This year there have been 26 confirmed cases of Lyme disease in Tompkins County, an increase from nine confirmed cases in 2007, Carol Mohler, a community health nurse at the Tompkins County Health Department, said.
The numbers of Lyme disease cases in Tompkins County jumped to 26 this year after only two confirmed cases reported in 2006, three in 2005 and five in 2004.
New York State had 4,454 reported cases in 2006.
David Newman, director of the Hammond Health Center at Ithaca College, said he diagnoses Lyme disease one to two times a year.
“Most of them have been cases that have pretty clearly been contracted elsewhere, because our students come from elsewhere,” he said.
Theresa Lyczko, public information officer and director of the health promotion program at the Tompkins County Health Department, said there are a variety of factors that could be responsible for the recent increase in Lyme disease cases.
Lyczko said the definition for Lyme disease has changed this year, meaning what wasn’t considered Lyme disease before might be now. She said the change could account for the increase in diagnoses.
Physicians are also more aware of what to look for when there is a possible outbreak. The Tompkins County Health Department and the New York State Health Department report to physicians when they are notified of a suspected case. This lets physicians know if there is an increase of Lyme disease in the area.
There has also been an increase in the number of ticks in Tompkins County, Lyczko said. She said the number of infected ticks has increased as well, though not all ticks carry the bacterium that causes Lyme disease.
Newman said many cases of Lyme disease go unnoticed, leaving room for diagnostic error. Even though there is an increase in confirmed cases, professionals may not be able to draw real conclusions because of the variable factors.
The first stage of infection presents flu-like symptoms and often a rash that looks like a bull’s-eye, called erythema migrans, or EM. The rash is present in about 70 to 80 percent of infected people, Newman said.
Eighteen of this year’s 26 confirmed cases had the EM rash, Mohler said. The rash alone is enough physical evidence for a physician to confirm a case of Lyme disease if it is greater than or equal to five centimeters in diameter.
Some of those cases were also diagnosed by a blood test for further confirmation, Mohler said.
Mohler said sometimes a physician might not diagnose a case of Lyme disease because a patient will not have the EM rash, which means, without further testing, those cases may go uncounted.
Raymond Ghirardo, professor of art at the college, was diagnosed with Lyme disease in August after an allergic reaction to insect bites. He said he spends time outdoors in the summer, in a fairly wooded area near his home in Danby.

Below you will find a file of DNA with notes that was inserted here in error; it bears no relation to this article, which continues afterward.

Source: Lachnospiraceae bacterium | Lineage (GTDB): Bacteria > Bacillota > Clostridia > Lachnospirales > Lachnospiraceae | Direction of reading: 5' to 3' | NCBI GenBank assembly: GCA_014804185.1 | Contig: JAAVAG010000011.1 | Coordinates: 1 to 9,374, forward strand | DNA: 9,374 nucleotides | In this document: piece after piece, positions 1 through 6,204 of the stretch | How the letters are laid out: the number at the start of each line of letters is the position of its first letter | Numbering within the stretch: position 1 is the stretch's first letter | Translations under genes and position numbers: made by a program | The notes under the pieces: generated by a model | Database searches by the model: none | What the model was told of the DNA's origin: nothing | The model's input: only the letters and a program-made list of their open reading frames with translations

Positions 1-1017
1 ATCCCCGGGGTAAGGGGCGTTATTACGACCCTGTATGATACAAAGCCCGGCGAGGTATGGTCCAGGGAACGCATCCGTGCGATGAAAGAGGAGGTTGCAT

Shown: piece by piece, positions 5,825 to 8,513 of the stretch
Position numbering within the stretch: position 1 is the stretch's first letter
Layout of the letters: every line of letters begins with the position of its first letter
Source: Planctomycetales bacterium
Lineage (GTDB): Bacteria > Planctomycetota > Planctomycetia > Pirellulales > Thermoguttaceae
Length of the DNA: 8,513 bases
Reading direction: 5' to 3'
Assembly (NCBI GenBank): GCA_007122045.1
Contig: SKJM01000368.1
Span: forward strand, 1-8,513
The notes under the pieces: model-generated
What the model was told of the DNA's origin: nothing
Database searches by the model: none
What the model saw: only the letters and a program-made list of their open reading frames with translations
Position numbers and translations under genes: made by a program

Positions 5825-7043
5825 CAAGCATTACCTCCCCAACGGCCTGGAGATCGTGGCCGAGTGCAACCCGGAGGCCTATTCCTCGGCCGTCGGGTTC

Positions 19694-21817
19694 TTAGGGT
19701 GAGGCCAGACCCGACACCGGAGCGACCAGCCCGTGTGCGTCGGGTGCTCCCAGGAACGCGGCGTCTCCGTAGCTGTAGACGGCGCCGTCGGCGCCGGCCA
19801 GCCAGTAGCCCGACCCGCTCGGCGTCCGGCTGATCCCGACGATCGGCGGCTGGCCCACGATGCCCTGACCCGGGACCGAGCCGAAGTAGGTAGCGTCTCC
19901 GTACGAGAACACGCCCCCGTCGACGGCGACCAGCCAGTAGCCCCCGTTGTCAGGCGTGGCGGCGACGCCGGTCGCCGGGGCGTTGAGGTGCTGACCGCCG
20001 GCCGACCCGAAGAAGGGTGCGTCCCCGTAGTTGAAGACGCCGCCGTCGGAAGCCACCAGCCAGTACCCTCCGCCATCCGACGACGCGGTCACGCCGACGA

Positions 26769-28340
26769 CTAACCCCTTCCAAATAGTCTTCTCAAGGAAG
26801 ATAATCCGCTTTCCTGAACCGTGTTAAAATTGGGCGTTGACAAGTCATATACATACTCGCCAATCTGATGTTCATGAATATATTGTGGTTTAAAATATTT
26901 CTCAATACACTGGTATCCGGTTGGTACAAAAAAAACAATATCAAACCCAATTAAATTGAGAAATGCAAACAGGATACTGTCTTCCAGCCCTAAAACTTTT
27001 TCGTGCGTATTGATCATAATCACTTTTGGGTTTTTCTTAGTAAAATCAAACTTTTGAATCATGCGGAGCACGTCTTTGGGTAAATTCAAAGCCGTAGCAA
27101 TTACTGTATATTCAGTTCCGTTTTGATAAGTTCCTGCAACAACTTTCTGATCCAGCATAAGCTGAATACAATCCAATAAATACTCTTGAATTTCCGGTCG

“I never saw a tick,” Ghirardo said. “I never had the traditional bull’s-eye rash. As far as I can tell, I didn’t have any of the other associated symptoms.”
The blood test that some physicians use is not useful in all cases to determine whether a person has Lyme disease, Newman said.
“It’s not a simple matter [to] do a test and tell if you have Lyme disease or not,” he said. “This test relies on the presence of antibodies to the Lyme organism, and using the test is complex.”
Newman said though there are several scenarios in which a person may want a blood test for Lyme disease, the test may be useless if, for example, a person displays symptoms that could also be attributed to another disease.
Newman said the majority of people with Lyme disease recover on their own, and the disease is not generally a serious, life-threatening one, though it can be. Some cases are so mild people may never know they have it. At all stages of infection, Lyme disease is treatable with an antibiotic.
To prevent Lyme disease infection, Lyczko said it’s important to take precautions before and after venturing into grassy or wooded areas where ticks might be. These include wearing long-sleeved shirts and pants and checking body surfaces thoroughly for ticks.
Mohler said the Tompkins County Health Department needs to further research all 26 cases reported this year. The complete 2008 information will not be available until after the end of the year.
“The reality is that Lyme disease has been a bit oversold,” Newman said. “It’s like a lot of other diseases, there’s the tip of the iceberg part that we’re all aware of, the stories that you hear and the cases that are the most severe.”